On Monday, the Supreme Court ruled in two joint cases that the government requiring family-owned businesses to offer certain forms of contraception, which those families said violated their religious beliefs, in fact violated a federal law protecting religious freedom.
Under the ruling, the government may only mandate 16 of the 20 contraceptive devices approved by the Food and Drug Administration (FDA), including condoms, sponges, and monthly birth control pills, but the four remaining devices — two forms of morning-after pills and intrauterine devices (IUDs) — were found in a 5-4 ruling to violate the two companies’ belief that abortion is immoral, and offering them to employees would reflect an implicit endorsement of the devices.
What This Means Now
While today’s news swirls with discussion over which reproductive freedoms women should enjoy — most of which get stymied before they reach the president — there are a number of silver linings to consider in Monday’s ruling. For one, the part of the mandate that requires coverage of preventative medicine and devices, such as birth control pills, remains the same. Hobby Lobby and Conestoga Wood specialties, the two companies who sued the U.S. government, even conceded they have no objection to these forms of birth control. They take up issue with the four methods they believe, for all intents and purposes, abort pregnancies rather than prevent them.
This distinction is, by many accounts, a definitional one: Does pregnancy occur when a sperm fertilizes an egg? Or does it occur when the egg attaches to the uterus? Hobby Lobby sides with the first option, which means morning after pills and IUDs lean more toward being agents of abortion than toward your ordinary sperm-blocking condom.
That five of the nine justices sided with this philosophy isn’t necessarily a bad thing for women. While IUDs are the most common form of birth control around the world, in the U.S. only 8.5 percent of women use them. Proper condom use yields success rates fractions of a percent lower than implantable devices, for pennies on the dollar. As Justice Ruth Bader Ginsberg writes in her dissenting opinion, an IUD would cost a woman earning minimum wage equal to one month’s pay.
In a perfect world, employers would recognize the science behind the health benefits more than the religious freedoms they appear to violate. In a more practical sense, the definitional barrier that stands between women seeking comprehensive health benefits at work is best overcome with present cost and access. It is a victory, albeit a small one, if a fundamentally religious for-profit company sides with forms of contraception whose health benefits include preventing pregnancy, such as condoms, as well as stabilizing hormone levels, such as birth control. This tiny concession, while admirable to a certain extent, is little more than a fragile rip, which, without the proper buffers in place, could turn in a hurry into a full-blown run.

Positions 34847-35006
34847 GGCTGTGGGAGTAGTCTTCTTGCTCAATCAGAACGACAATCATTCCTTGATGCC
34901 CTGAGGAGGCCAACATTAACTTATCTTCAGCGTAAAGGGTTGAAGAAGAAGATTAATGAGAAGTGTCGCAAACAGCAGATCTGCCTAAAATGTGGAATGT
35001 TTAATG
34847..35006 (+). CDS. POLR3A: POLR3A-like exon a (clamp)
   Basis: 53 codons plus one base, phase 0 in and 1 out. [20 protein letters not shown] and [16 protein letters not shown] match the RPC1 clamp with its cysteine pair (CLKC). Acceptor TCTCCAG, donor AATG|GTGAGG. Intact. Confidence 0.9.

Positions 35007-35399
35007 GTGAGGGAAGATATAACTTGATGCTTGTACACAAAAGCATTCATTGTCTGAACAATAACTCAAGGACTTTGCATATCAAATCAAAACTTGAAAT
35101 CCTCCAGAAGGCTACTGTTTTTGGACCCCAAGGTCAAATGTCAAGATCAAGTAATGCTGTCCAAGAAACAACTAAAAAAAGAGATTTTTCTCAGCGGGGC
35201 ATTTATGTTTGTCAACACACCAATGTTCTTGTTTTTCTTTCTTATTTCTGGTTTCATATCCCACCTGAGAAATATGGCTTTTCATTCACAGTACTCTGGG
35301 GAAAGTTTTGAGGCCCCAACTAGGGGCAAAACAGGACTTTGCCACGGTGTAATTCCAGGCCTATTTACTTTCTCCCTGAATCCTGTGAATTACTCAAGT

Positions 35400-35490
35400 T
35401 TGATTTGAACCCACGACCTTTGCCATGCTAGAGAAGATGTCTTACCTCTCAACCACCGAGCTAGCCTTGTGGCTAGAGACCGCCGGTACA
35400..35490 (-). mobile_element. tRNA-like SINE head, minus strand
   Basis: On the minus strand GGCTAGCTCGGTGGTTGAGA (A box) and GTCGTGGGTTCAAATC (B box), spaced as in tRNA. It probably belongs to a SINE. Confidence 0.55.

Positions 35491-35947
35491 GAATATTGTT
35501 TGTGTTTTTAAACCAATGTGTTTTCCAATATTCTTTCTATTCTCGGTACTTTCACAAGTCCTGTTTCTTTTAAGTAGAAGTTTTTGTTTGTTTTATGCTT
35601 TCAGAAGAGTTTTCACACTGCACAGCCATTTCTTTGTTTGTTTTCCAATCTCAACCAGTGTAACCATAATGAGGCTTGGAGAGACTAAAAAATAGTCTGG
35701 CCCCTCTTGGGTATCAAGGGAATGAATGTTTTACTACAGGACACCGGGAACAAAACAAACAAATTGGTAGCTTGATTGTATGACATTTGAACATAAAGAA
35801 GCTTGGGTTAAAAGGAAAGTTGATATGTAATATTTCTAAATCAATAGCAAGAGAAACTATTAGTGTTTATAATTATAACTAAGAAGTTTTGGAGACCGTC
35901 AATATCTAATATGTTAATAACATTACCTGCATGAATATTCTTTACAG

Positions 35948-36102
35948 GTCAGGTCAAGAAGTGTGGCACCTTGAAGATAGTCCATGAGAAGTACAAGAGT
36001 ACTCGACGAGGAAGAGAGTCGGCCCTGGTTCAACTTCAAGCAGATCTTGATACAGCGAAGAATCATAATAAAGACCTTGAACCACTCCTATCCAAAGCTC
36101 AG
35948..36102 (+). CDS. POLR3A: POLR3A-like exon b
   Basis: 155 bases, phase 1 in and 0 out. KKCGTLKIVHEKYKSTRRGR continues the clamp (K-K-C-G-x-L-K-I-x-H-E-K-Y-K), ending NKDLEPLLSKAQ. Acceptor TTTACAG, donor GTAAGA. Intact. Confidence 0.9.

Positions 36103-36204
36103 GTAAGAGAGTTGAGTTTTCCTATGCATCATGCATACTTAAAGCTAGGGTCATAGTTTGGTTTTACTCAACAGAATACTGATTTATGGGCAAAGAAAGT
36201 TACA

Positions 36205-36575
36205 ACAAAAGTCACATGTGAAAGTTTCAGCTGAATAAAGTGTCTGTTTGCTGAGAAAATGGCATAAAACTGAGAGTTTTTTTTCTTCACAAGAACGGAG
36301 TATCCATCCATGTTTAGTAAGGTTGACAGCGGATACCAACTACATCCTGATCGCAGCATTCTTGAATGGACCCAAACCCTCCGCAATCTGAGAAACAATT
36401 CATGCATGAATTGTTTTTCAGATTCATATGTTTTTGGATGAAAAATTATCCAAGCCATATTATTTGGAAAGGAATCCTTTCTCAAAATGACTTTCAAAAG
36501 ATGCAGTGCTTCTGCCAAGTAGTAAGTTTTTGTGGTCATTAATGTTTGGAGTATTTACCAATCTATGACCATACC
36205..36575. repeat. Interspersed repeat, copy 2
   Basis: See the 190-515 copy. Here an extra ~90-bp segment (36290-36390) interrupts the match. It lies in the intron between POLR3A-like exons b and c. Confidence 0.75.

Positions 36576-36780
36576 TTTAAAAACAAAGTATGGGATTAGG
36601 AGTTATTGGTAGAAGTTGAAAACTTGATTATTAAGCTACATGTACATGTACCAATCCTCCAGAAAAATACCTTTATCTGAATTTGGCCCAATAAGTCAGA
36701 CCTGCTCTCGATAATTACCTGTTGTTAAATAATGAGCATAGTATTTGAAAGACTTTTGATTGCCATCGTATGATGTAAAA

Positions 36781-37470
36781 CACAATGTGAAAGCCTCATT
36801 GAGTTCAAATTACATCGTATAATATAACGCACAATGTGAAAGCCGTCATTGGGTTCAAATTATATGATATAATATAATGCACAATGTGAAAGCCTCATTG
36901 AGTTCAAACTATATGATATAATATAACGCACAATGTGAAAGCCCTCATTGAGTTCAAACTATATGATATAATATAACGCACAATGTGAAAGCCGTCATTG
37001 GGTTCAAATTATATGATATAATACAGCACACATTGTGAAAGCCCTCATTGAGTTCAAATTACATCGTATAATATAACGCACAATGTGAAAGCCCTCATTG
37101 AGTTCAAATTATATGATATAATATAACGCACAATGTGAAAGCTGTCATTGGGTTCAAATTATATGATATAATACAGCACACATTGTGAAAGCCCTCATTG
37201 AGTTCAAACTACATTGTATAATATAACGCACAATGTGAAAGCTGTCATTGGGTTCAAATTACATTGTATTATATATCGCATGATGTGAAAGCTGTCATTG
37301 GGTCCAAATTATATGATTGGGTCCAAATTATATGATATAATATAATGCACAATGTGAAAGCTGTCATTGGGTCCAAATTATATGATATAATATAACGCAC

What This Means Later
The judicial branch of the U.S. government, despite what fourth-graders learn in social studies, actually does more than officiate the law. In certain cases, it also creates it. When the world introduces new technologies, the impact of which people have no clue how to predict, the judicial system tends to run on a wait-and-see basis. This is revealed in major cases, like Internet privacy, and more minor ones that set a precedent.
When it comes to the latest ruling, Ginsberg lays the hazards on the table, plain to see: When it comes to medical oversight, how far does religious protection go? Would the Court’s exemption, she writes, extend to employers with “religiously grounded objections to blood transfusions (Jehovah’s Witnesses); antidepressants (Scientologists); medications derived from pigs, including anesthesia, intravenous fluids, and pills coated with gelatin (certain Muslims, Jews, and Hindus); and vaccinations (Christian Scientists, among others)?” Hobby Lobby’s victory now makes asking about those groups worthwhile, too.
It sends the dangerous message that corporations (Hobby Lobby is incorporated, after all) can be treated as Mom-and-Pop stores, who don’t need to adhere to the same legal restrictions as larger companies that carry dozens, if not hundreds or thousands, of employees. In siding with the two companies, the Court not only prizes the interests of the business owner above the business as an entity — a lesser offense from a personal freedoms standpoint — but does so in a way that entangles women’s rights, religion, and cutting-edge theories of medical science.
It found itself at perhaps the most significant intersection of the 21st century, where human and corporate rights coalesce, and it confused one for the other. It may not be long before business owners with insatiable religious fervor decide to align their businesses with their ideals in full, suing the U.S. government in droves to lobby for their own right to practice their beliefs through commerce. Call it speculation, but that is the curious risk you find in major cases such as this: Unless there is a court system to drive a stake through legal loopholes, on a long enough timeline people will happily jump through them. Get your blood transfusions and antidepressants while you still can.